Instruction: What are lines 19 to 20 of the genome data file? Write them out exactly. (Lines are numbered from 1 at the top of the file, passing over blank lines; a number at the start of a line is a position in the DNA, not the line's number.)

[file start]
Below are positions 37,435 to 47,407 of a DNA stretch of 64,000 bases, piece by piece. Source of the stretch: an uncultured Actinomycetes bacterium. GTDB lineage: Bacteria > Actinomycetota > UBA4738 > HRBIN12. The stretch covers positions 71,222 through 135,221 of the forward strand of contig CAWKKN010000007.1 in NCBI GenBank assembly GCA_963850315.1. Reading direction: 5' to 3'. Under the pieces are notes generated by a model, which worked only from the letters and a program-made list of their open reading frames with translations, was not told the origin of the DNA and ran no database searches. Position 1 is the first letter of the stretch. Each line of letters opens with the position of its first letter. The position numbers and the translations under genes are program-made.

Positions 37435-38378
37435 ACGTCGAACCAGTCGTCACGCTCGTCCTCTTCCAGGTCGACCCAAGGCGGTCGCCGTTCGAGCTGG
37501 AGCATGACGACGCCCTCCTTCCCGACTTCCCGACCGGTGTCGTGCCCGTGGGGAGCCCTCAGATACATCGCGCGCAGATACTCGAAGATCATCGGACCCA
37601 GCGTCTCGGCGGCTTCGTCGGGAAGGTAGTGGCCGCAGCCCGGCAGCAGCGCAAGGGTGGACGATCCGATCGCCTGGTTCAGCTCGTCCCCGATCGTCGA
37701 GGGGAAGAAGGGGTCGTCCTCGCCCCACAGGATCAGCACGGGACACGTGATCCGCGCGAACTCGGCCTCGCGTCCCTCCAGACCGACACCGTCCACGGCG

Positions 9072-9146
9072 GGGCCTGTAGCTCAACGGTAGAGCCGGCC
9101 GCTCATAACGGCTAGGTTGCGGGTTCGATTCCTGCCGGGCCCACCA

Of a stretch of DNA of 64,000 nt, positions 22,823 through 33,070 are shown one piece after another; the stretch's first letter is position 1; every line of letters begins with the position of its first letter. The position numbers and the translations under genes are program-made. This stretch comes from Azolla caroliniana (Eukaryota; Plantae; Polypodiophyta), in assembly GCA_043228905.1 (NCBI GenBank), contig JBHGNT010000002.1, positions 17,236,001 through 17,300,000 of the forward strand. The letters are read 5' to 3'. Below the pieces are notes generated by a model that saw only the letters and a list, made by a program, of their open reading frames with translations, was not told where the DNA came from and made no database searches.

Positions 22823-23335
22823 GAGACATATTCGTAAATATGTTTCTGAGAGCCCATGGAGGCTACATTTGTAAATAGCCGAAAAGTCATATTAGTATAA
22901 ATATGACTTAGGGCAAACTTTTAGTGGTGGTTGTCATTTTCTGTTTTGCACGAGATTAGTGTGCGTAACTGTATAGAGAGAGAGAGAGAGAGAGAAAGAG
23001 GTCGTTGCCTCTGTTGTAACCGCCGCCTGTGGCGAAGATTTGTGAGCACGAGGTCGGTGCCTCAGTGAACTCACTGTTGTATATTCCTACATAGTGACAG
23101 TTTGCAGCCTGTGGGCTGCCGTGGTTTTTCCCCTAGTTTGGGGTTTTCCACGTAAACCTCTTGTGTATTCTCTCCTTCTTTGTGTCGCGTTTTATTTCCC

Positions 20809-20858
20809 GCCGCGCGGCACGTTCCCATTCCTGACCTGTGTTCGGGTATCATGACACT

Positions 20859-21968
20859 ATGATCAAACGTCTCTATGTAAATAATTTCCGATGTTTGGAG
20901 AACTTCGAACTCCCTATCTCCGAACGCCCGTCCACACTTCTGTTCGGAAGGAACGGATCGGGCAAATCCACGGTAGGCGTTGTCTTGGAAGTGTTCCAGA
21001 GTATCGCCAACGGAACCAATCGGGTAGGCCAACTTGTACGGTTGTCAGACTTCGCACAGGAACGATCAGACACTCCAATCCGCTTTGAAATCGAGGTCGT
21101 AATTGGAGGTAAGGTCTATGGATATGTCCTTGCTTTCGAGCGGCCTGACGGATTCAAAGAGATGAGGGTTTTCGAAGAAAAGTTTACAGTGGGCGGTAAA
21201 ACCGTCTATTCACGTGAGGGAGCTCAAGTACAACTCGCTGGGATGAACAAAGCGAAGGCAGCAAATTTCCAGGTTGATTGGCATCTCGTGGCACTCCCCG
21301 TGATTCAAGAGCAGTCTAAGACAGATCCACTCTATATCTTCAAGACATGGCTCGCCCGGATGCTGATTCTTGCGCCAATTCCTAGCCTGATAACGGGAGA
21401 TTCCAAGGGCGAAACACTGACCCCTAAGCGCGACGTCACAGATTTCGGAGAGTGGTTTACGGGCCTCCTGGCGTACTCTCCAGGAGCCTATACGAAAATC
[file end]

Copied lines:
20859 ATGATCAAACGTCTCTATGTAAATAATTTCCGATGTTTGGAG
20901 AACTTCGAACTCCCTATCTCCGAACGCCCGTCCACACTTCTGTTCGGAAGGAACGGATCGGGCAAATCCACGGTAGGCGTTGTCTTGGAAGTGTTCCAGA